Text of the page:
IT’S TIME AND PAST TIME TO PLANT YOUR GARDEN
I have this fascination with clocks. Well, one might call it an obsession or an addiction. Clocks of any kind, small, large, table, floor, chiming, or dinging, anything unusual or different, or even just one that strikes my fancy! Now what has clocks got to do with gardening?
Well, first the collecting side. If I don’t have a certain plant, then I want one, the same with my clocks. How many different roses and colors are there? Roses, being one of my favorite plants, I want one of each color and each species! If I hear of a new one, then I have to take the time to research and go on a hunt until if find it. Talking about roses, now is the time to prune and cut dead branches out of the rose bushes. Some say the time to prune is on February 14th, but anytime in February will work. Just try to be finished pruning before the end of February. Now, I have way too many roses to be able to prune in one day, so how could I possibly prune only on February 14th? For me, that time of one day to prune my 50+ roses is not practical.
Yes, gardening is all done on a time schedule. Make sure you know what time zone you are in, frost and freeze time varies with each time zone and you need to know what planting zone you are gardening in. If you are old school, you plant everything by what the Farmer’s Almanac says, which has all the time schedules for planting all written down as to which day and what time of day. Does it really make a difference in planting by the moon? I don’t have a scientific answer for you, but you have to have some time scheduled to plant, so why not? Hey, my grandmother would only cut her hair when the moon was in a certain phase!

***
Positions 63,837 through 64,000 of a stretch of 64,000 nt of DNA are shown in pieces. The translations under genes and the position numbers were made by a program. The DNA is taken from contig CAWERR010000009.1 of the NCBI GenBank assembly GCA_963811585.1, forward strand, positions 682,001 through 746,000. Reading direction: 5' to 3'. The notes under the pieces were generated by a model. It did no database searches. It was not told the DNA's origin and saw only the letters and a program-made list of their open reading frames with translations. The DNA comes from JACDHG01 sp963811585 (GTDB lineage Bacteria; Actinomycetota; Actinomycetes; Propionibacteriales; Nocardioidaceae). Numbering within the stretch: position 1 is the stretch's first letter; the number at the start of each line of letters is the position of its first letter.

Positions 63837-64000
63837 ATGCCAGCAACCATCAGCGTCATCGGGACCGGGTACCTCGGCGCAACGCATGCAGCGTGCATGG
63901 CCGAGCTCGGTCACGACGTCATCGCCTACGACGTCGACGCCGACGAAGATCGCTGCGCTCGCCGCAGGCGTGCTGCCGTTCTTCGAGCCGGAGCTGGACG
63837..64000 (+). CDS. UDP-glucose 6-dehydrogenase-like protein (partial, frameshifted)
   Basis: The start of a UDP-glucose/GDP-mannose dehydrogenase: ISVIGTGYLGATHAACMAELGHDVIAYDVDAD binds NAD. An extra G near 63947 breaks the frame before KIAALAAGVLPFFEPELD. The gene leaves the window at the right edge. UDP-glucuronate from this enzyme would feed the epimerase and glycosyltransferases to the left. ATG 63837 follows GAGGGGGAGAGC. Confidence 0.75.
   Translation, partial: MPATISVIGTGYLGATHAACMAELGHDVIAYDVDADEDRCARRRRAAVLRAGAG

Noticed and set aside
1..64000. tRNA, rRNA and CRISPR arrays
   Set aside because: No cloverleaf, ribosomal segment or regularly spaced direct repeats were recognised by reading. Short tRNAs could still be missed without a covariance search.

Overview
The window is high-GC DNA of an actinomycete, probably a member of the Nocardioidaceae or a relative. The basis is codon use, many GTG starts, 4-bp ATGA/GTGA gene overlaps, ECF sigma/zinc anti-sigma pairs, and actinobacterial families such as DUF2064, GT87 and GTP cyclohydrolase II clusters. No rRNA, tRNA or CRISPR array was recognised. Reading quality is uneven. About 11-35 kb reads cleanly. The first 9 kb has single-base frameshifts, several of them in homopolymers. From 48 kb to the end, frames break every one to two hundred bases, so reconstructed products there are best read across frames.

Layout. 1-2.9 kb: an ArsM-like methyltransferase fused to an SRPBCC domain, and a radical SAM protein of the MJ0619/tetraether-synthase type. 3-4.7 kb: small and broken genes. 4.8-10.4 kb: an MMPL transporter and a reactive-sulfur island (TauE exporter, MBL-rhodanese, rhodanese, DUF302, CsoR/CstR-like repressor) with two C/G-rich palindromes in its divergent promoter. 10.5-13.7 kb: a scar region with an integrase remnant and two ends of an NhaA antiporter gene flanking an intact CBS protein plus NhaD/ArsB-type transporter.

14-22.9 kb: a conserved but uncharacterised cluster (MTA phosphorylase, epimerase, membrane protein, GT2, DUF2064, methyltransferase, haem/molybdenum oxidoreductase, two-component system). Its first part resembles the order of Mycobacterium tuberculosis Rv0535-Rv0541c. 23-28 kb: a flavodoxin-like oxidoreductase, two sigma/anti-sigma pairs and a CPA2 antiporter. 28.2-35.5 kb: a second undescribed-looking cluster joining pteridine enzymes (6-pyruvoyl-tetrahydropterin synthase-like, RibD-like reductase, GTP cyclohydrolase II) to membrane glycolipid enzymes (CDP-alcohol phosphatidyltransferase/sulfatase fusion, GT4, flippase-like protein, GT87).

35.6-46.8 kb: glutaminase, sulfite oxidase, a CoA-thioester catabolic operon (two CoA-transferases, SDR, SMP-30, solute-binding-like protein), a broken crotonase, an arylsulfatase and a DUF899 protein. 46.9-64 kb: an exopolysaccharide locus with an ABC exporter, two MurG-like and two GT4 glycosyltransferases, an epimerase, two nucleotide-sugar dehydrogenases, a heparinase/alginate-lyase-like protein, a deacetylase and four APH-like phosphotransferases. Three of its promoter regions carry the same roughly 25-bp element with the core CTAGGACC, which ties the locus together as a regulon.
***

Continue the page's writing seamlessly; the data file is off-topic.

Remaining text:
Planting by the moon, according to the Farmer’s Almanac….by working with the forces of nature, you will have a more abundant harvest. The lunar gravitational pull increases the moisture in the soil at the time of a new and full moon, which encourages germination and growth.
Plant annual flowers and vegetables that bear crops above ground during the light or waxing of the moon, from the day the moon is new, until it is full.
Plant flowering bulbs, biennial and perennial flowers, and vegetables that bear crops below ground during the dark, or waning of the moon, from the day after it is full to the day before the new again.
From Texas AgriLife and the Farmers Alamanac, the time of March 15 through November 15 is frost and freeze free dates. Some may disagree, but just remember these are average dates and any year can prove me wrong. If planting early, just be ready with the freeze cover cloth to protect those young seedlings.
Then, you have the set time to plant certain items. Plant English peas on the first day of January, plant potatoes on Valentine Day. Do not plant after Good Friday. Now who set this time? My grandfather told me, and swore by it. I saw him in snow, planting peas on January 1, and he did have a bumper crop that year.
So, it’s time and past time to plant your garden.
Peggy Rogers is a Texas Master Gardener with Wood and Harrison County – Texas Master Gardener, Texas A&M AgriLife Extension System.